x
Print This Post

Time to end the Corruption of Public Health Policy by the asbestos industry

By Kathleen Ruff

On July 24, a group of prestigious epidemiology societies issued a powerful position statement, calling for a global ban on asbestos. The Joint Policy Committee of Societies of Epidemiology, comprising 13 national and international epidemiology organisations, specifically called on Canada and the three other asbestos exporting countries – Brazil, Kazakhstan, and Russia – to respect the right to health of all citizen of the planet and to stop exporting a known deadly substance that has already caused hundreds of thousands of unnecessary deaths.

Over 150 public health organisations, unions, victims groups and individual scientists from twenty countries have already endorsed the statement, which is presently being translated into French and Portuguese.

As well as providing detailed information on the latest scientific research on the risks to health posed by asbestos use, the position statement exposes the way that the asbestos industry, using the same tactics as the tobacco industry, has undermined public health policy. It notes that the asbestos industry has funded and manipulated research to manufacture findings favourable to its own interests and has set up front organisations, such as the recently closed Chrysotile Institute in Montreal, the Russian Chrysotile Institute, and the Brazilian Chrysotile Institute. While these organisations claim to be expert scientific institutes, in reality, as noted in the position statement, they are lobby groups promoting the continued use of asbestos.

“Thus,” state the epidemiologists, “although the scientific evidence is overwhelming that all use of asbestos should stop, the asbestos industry denies the science and uses its political influence, particularly in Brazil, Canada, India, Kazakhstan, and Russia, to defeat efforts by public health officials to end the use of asbestos.”

The epidemiologists note that in June 2010, at a MERCOSUR Meeting of Health Ministers, the Ministers of Health of Argentina, Brazil, Paraguay, Uruguay, Venezuela, Bolivia, Chile, Ecuador, and Peru signed a Declaration to implement policies that would prohibit the import, mining, production and trade of asbestos. It is significant, notes the Position Statement, that to date, the Ministers of Health of Bolivia, Brazil, Ecuador, Paraguay, Peru, and Venezuela have not been able to achieve a ban on asbestos in their countries. Only Argentina, Uruguay, and Chile have defeated the efforts of the asbestos lobby and banned asbestos.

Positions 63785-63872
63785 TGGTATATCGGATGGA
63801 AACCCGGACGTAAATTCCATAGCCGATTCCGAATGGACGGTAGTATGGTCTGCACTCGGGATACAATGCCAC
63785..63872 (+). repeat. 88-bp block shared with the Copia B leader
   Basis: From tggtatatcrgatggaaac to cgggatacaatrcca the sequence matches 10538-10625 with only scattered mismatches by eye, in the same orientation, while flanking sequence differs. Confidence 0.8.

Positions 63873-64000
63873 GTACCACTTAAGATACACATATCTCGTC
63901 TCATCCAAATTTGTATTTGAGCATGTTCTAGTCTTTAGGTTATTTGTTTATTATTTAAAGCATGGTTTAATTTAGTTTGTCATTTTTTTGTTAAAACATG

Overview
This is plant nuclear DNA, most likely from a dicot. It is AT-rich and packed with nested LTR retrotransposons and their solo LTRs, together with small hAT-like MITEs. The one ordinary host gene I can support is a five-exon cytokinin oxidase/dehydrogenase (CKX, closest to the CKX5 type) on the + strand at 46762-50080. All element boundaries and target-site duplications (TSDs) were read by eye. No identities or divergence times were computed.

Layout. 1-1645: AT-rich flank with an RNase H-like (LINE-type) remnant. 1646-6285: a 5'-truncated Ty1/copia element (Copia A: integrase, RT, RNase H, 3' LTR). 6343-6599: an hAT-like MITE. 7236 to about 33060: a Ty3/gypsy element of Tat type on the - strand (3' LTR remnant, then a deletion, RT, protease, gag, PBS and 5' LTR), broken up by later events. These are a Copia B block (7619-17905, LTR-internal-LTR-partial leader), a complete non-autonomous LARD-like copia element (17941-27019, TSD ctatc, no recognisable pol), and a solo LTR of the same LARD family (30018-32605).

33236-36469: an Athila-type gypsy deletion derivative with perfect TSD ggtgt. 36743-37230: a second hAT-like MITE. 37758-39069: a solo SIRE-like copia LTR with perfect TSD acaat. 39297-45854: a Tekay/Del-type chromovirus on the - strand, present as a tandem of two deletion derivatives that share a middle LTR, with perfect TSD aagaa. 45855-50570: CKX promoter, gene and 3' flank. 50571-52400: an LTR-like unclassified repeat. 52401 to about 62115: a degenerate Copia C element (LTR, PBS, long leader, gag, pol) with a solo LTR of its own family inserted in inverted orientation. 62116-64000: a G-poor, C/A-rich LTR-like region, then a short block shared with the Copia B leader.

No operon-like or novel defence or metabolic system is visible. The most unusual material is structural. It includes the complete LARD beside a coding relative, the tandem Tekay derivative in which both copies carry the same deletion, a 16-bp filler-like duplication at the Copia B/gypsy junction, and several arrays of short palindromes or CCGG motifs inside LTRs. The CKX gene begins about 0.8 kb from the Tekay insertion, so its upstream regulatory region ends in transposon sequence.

The position statement notes how, when health professionals in developing countries seek to implement a ban on asbestos, the global asbestos lobby intervenes to crush their efforts.

In March 2011, the Department of Occupational Safety & Health of Malaysia, for example, held hearings regarding its proposed ban on all forms of asbestos. Consensus was reached in support of the ban. However, the International Chrysotile Association, a Quebec-based lobby group for the global asbestos industry, hired a powerful international public relations company – APCO Worldwide (whose head office is in Washington, D.C.) – to lobby for the exclusion of chrysotile asbestos from the proposed ban. Chrysotile asbestos represents 100% of the global asbestos trade, so excluding chrysotile asbestos from the proposed ban would have rendered the ban totally useless. Progress to move ahead to ban all forms of asbestos in Malaysia appears to have been effectively blocked.

The asbestos industry has also used the tactic of legal intimidation against scientists and academics to silence them regarding the threat to health posed by the use of chrysotile asbestos. The position statement notes that this tactic is presently being employed in India, Brazil, and Thailand and it urges epidemiology and public health organisations to support the right of scientists and academics to carry out their work free from intimidation.

Premier Charest and Prime Minister Harper:
A flagrant example of the corruption of public health policy by the asbestos industry